MEMOIRS OF EUGENE H. LOVELL, SR.
(Portions of this document which appear in italics represent an addendumprovided by the author after the original document was distributed to hischildren.)
I, Eugene Hendrix Lovell am the fourth son of William Henry Lovell and the second son of Fannie Ellen Fisher. My father, W. H. Lovellwas born near Lynnville, Tenn. in Giles Countyon Jan. 7, 1858 and died near Fayetteville, Tenn.on Nov. 18, 1924. He had married Lena Storeyand there were two sons by this marriage. Mymother, Nellie Fisher, was born near Lewisburgin Marshall County Dec. 20, 1874 and died Oct.21, 1957. Mother was married to John L.Griggs of Williamson County. He died Oct. 24,1901, and then mother married my father.Mother had two children by her first marriage,but one died in infancy. Mother and Dad had 7children, of whom I was the second.
My father, William Henry Campbell Lovell, wasthe son of James and Mary Hannah Lovell. Hewas the tenth child of the eleven. His father,James Wesley, was born on October 11, 1811,and died on July 22, 1859. His mother, MaryHannah, was born November 20, 1820, and died on March 3, 1882. So you can see that hisfather died while he was quite young. At theclose of the Civil War, his mother Mary Hannah,moved to Texas from Giles County, as did agreat many others of that county. She took withher this large family, and bought land. Dad worked on the farm until he was 21 years old.When but a youth, he was converted, and someyears later was licensed to preach. Seeking aplace for continuing his education, he cameback to Tennessee and entered Vanderbilt (it had another name and had not becomeVanderbilt then), but later seeing the need of more foundation work, entered Webb School at Bell Buckle, where he finished the course.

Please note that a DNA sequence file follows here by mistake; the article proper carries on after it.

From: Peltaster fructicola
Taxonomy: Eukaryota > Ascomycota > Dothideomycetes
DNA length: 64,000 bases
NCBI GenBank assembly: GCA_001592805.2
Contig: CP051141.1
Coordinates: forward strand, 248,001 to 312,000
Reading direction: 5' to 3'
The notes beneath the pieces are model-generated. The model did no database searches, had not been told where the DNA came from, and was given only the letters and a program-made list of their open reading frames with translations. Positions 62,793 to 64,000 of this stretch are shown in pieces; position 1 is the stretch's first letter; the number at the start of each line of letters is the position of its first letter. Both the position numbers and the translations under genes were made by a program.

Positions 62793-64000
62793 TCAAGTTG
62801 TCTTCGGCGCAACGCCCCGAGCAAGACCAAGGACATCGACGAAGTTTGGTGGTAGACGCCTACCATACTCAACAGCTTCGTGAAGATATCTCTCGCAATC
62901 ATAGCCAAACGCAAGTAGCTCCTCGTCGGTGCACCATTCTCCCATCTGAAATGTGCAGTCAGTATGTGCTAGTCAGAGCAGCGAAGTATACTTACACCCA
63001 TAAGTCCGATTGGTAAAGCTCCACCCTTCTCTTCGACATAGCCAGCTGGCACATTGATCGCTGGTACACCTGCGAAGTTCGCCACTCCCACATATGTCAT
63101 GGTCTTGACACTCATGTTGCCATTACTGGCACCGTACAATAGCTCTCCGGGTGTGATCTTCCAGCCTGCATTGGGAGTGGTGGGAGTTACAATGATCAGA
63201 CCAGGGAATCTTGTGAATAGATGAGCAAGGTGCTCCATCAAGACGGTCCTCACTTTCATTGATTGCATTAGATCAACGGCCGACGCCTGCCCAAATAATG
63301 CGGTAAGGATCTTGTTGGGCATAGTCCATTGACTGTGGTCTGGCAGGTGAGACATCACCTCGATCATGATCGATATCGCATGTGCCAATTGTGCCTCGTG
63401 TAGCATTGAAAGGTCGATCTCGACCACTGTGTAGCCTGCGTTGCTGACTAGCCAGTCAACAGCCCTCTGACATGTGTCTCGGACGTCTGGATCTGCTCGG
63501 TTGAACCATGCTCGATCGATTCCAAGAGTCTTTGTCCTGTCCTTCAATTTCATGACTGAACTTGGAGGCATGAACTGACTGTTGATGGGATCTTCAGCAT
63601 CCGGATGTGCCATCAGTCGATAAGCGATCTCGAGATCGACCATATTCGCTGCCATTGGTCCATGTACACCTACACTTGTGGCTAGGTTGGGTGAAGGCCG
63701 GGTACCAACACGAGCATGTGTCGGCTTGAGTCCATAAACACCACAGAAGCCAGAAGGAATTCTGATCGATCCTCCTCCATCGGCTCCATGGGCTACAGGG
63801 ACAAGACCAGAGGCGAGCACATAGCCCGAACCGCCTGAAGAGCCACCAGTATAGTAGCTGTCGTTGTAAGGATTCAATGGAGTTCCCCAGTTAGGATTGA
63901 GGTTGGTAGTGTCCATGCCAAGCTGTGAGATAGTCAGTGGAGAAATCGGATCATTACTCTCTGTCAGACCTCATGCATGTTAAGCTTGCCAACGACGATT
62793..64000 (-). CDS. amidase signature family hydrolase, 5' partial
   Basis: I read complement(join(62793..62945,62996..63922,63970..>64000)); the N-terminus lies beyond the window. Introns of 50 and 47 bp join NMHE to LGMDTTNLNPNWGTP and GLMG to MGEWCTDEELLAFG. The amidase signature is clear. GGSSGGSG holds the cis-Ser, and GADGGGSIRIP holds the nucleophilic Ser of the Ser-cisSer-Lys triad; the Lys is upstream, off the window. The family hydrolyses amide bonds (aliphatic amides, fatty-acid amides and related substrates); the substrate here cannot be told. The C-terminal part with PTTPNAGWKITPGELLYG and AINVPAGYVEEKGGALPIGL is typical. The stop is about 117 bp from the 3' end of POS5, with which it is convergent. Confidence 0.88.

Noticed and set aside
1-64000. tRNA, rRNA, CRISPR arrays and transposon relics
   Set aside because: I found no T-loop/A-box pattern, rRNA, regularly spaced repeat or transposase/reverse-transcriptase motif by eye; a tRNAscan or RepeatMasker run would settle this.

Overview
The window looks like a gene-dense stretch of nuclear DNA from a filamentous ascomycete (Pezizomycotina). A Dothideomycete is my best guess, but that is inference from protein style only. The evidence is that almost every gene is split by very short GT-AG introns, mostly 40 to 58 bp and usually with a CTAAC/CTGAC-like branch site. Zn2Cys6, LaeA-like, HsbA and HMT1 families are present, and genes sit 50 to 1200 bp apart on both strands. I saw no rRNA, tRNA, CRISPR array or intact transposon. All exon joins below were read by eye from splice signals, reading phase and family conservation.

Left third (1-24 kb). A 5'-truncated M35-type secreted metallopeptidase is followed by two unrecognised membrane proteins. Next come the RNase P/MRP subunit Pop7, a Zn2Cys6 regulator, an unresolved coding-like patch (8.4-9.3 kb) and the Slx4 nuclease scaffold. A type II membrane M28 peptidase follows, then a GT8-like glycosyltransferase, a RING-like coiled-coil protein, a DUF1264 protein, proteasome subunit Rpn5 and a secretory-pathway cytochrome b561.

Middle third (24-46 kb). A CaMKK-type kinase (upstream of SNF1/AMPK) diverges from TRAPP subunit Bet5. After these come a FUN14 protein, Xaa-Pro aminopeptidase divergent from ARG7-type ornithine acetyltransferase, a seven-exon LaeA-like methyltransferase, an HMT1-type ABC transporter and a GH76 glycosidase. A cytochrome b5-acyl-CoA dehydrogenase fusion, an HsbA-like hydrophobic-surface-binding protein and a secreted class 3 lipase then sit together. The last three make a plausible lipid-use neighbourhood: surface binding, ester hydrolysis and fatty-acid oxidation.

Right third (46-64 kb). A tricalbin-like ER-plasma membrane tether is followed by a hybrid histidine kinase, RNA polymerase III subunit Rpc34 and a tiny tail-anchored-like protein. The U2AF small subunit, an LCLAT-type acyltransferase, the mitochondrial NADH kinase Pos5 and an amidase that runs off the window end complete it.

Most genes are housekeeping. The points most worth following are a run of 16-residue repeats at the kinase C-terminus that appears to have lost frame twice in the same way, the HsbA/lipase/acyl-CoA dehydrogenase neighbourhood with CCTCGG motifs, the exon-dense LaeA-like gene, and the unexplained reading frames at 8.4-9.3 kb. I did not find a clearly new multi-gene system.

Dad was a Methodist preacher, having joined theTennessee Conference in 1888
at the conferenceheld in Fayetteville Oct. 17-22, with Bishop J. C.Keener presiding. His first appointment wasAlex Green Circuit in the East Nashville District, with Payten A. Sowell asPresiding Elder. His brother, Isaac Wilson,was also a Methodist preacher. He wastraveling the Nashville Circuit at the outbreak of the Civil War, and died in a Camp in theConfederate Army. Their mother, mygrandmother, was a deeply spiritual woman,and the salutary influence of her life on him wasacknowledged by him. Isaac Wilson, thepreacher brother, was the oldest of the several brothers. He had come into the TennesseeConference on trial at the 1861 Annual Conference, held at Athens, Alabama Oct. 2-8with Bishop John Early presiding. He wasappointed to Swan Creek and Beaver Dam in theCenterville District, along with William P.Warren who was the Senior pastor, we presume.He became a chaplain in the Confederate Army,and died as recorded above in a Mississippiarmy camp March 14, 1863. So far as we know,Dad, Isaac Wilson, and Thomas Riley, another brother, were the only ones to return toTennessee. Isaac Wilson did not live until theend of war, hence did not go with the family toTexas. There were seven brothers, and 4sisters. It is thought that our grandfather Lovell, James Wesley, came from Kentucky or Illinois. He was buried at the family cemeteryat Yoakley, Tennessee, between Columbia and Pulaski. Dad served 9 charges before I wasborn, and 12 others after my birth.He was always a circuit rider. In looking at theConference records, I notice that his salary at White House started at $300, and increased to$320 his last year there. He was pastor there 4years, and White House was a Mission charge.We know nothing of where our Grandmother Lovell originated, or even her maiden name.We hope that it may be possible to discover somefacts about both families some day. We doknow that our grandfather Lovell died of T.B.And we do know that our grandmother was of the Wilcoxson family. She died of Typhoid fever.